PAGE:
Album Review: Gyptian - Sex, Love & Reggae
Multi-award winning artist Gyptian’s new 17 track Sex, Love and Reggae is sure to be well received by the massive. Indeed all of the preliminary releases therefrom are going down real well – and this album is sure to follow suit. Under the guidance of producer Christopher Chin (of the legendary ‘Chin’ musical dynasty) ‘dem youth’ are in for a nice treat with this package.
The singer’s fifth album release opens with a neat space odyssey reverberation sound effect, as the album launches into the deceptively titled G Spot – a track that proves to be more of an uplifting celebration of life than a dancehall ‘slackness’ session.
This positive theme is reinforced as Gyptian proceeds to gives thanks and praise in Reggae Morning, followed by a pacey Be Alright track that serves to showcase the artist’s considerable vocal versatility. Thereafter the listener is treated to a saucy serving of mixed musical styles, in the novel I’m So, as the (already well received) Overtime track (off the JustUs produced riddim) precedes Angela Hunte’s crisp delivery that cleverly contrasts with Gyptian’s oft-aching tones in the album’s lead single Vixen. Produced by Jerry 'Wonda' Duplessis - the Grammy award winning Haitian-born musical composer - this track tells the tale of a charming, though unexpected romantic tangle.
The album’s title track is greatly enhanced by the popular Trinidadian Bunji Garlin, before Gyptian really picks up the pace in the aptly titled Non Stop. Thereafter the love theme kicks in, via Turn Me On, Wine Slow (off the Rio riddim) and Wete Fete (with the able assistance of Kes The Band). Melanie Fiona’s contribution to the One More Time track is also a welcome bonus and enhances the album’s quality, in much the same way as the Royal Love duet with Estelle - where she seductively promises to be ‘all that you need’ - making for yet another complementary contribution .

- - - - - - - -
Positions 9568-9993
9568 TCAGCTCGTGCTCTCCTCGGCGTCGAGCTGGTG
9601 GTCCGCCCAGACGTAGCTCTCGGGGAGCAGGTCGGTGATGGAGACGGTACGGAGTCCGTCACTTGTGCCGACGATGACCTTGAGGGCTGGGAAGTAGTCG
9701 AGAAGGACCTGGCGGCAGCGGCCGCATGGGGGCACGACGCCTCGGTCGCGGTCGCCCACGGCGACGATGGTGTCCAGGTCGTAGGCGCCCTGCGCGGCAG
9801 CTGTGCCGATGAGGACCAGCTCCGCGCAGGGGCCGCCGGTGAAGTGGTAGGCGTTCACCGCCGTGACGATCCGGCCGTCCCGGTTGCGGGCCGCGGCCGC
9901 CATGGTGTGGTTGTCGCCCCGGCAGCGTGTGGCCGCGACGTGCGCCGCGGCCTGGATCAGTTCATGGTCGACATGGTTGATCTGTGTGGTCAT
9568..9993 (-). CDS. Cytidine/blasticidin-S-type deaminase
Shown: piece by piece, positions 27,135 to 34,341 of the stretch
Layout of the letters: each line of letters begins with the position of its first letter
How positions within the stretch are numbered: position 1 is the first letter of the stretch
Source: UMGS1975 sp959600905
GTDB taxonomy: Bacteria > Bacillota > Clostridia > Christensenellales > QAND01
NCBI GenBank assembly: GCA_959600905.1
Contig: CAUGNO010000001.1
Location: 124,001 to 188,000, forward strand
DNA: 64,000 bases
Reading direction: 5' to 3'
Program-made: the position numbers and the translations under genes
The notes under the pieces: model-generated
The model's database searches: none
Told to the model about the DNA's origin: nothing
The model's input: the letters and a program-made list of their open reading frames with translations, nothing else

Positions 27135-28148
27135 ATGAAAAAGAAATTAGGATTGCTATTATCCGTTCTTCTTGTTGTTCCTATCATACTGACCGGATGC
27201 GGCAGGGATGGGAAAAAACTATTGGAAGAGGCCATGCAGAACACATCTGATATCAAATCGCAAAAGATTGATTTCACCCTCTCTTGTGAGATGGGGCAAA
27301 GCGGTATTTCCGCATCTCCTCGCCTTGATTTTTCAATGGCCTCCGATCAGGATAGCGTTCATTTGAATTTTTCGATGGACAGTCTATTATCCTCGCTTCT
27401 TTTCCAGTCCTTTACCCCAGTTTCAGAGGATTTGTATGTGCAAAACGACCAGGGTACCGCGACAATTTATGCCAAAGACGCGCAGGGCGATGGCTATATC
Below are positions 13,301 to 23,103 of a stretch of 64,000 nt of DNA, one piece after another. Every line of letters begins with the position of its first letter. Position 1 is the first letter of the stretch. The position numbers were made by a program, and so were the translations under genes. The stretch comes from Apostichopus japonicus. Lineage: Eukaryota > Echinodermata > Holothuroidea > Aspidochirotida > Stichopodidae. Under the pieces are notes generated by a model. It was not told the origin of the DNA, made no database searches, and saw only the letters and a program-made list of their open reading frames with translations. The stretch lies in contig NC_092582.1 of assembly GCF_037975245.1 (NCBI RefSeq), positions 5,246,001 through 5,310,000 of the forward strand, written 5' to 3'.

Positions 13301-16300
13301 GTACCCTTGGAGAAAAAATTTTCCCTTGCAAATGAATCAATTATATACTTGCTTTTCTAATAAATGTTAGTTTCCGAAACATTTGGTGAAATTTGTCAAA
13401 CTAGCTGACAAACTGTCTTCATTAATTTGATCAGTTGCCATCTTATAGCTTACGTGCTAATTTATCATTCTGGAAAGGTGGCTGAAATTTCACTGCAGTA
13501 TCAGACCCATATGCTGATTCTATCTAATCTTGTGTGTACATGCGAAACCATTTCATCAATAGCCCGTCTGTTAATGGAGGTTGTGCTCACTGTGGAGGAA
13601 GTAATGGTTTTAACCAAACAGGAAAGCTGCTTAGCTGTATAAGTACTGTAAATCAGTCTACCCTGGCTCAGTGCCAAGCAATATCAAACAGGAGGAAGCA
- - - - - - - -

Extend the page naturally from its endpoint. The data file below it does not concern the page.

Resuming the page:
The catchy opening to Good Girls then sets the scene for concerns about this species fatal attraction to ‘bad boys’! By the time the Murderer track spins, most listeners will be ready to slow down the pace, as Gyptian regrettably advises that ‘it’s time for me to go’.
But his departure is not before giving Cyndi Lauper’s True Colours a twirl - and then paying homage to the late great Gregory Isaacs, via My Number One (with stalwarts Dean Fraser, Dwight Richards and Nambo Robinson making a rare brass input to the album). Whilst these are more than competent ‘takes’ on the two classics, many will argue that neither really compares favourably with the original. This may prompt unfavourable comparisons between Gyptian - the relatively new kid on the block - and the past master and mistress of their domain that were Lauper and Isaacs. However the good news is that Gyptian has enough gasoline in his musical tank to make the journey, bridging the gap with a new generation of fans.
Overall this album combines a subtle mix of musical genres, built upon Gyptian’s undoubted vocal range. And what the album lacks in substantive sound effects, it more than compensates for in melodic messages.
Gyptian - Sex, Love & Reggae
DIGITAL RELEASE / CD [VP Records]
Release date: 10/29/2013
01. G Spot
02. A Reggae Morning
03. Be Alright
04. I'm So
06. Vixen Feat. Angela Hunte
07. Sex, Love and Reggae feat. Angela Hunte & Bunji Garlin
08. Non Stop
09. Wet Fete feat. Kes The Band
10. Turn Me On
11. Wine Slow
12. One More Time feat. Melanie Fiona
13. Royal Love feat. Estelle
14. Good Girl
16. True Colors
17. My Number One